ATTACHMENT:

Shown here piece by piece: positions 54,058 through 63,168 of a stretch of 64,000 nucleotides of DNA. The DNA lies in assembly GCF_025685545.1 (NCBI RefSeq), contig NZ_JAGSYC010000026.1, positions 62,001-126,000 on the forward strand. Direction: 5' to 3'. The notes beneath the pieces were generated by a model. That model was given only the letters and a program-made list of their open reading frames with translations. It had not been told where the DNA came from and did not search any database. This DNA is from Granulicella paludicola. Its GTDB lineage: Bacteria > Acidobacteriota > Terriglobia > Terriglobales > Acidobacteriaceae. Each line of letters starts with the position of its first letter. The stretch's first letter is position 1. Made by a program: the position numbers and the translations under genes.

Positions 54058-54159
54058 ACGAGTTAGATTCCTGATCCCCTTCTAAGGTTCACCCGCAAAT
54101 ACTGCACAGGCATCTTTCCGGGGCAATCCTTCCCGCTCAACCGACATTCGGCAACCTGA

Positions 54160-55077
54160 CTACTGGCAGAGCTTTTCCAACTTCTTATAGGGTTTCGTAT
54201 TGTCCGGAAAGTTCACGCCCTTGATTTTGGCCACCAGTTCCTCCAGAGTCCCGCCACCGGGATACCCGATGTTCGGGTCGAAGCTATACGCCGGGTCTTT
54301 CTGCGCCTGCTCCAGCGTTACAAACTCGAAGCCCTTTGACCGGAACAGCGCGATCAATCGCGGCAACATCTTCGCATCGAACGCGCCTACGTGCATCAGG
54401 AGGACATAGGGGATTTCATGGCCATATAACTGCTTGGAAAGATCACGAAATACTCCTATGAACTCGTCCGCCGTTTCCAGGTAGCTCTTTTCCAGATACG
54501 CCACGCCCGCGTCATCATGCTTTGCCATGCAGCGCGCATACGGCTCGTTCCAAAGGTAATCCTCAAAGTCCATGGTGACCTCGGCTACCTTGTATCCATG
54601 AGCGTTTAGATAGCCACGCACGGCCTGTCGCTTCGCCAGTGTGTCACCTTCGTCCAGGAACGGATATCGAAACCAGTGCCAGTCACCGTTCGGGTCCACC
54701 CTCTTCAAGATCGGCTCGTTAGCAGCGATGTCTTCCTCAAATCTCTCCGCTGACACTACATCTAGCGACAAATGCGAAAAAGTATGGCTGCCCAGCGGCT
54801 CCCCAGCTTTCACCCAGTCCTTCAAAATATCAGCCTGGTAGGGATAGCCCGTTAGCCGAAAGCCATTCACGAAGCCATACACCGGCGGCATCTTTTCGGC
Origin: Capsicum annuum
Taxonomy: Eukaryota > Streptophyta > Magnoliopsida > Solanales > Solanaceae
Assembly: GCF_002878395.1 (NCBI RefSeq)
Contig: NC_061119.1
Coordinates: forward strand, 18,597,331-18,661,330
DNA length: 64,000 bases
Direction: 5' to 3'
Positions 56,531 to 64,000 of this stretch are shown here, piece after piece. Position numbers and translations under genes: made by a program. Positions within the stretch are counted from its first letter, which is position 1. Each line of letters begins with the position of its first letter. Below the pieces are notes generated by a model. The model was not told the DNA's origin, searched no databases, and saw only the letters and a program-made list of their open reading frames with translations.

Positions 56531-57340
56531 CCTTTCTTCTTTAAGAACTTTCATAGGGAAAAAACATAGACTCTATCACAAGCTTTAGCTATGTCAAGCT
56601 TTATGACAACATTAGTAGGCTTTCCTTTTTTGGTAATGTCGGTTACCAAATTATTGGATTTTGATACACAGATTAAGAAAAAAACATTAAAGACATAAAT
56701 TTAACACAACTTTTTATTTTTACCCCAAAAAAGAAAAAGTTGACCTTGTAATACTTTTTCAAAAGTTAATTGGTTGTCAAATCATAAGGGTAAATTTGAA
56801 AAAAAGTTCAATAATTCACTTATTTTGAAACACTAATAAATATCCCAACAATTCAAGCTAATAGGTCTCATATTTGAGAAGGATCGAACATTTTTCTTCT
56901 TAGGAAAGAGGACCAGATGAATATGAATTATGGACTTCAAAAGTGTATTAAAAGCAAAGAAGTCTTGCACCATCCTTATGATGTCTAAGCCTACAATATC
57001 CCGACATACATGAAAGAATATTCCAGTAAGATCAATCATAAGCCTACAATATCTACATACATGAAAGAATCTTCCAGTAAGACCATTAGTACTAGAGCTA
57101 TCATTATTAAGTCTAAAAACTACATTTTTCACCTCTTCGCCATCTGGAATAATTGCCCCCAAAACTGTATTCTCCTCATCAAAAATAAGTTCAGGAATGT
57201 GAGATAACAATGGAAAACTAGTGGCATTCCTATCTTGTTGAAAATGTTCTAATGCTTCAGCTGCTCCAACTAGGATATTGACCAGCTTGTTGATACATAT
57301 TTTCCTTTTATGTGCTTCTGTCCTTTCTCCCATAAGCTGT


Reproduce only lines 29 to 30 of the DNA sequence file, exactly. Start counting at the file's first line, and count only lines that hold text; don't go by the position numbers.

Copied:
57101 TCATTATTAAGTCTAAAAACTACATTTTTCACCTCTTCGCCATCTGGAATAATTGCCCCCAAAACTGTATTCTCCTCATCAAAAATAAGTTCAGGAATGT
57201 GAGATAACAATGGAAAACTAGTGGCATTCCTATCTTGTTGAAAATGTTCTAATGCTTCAGCTGCTCCAACTAGGATATTGACCAGCTTGTTGATACATAT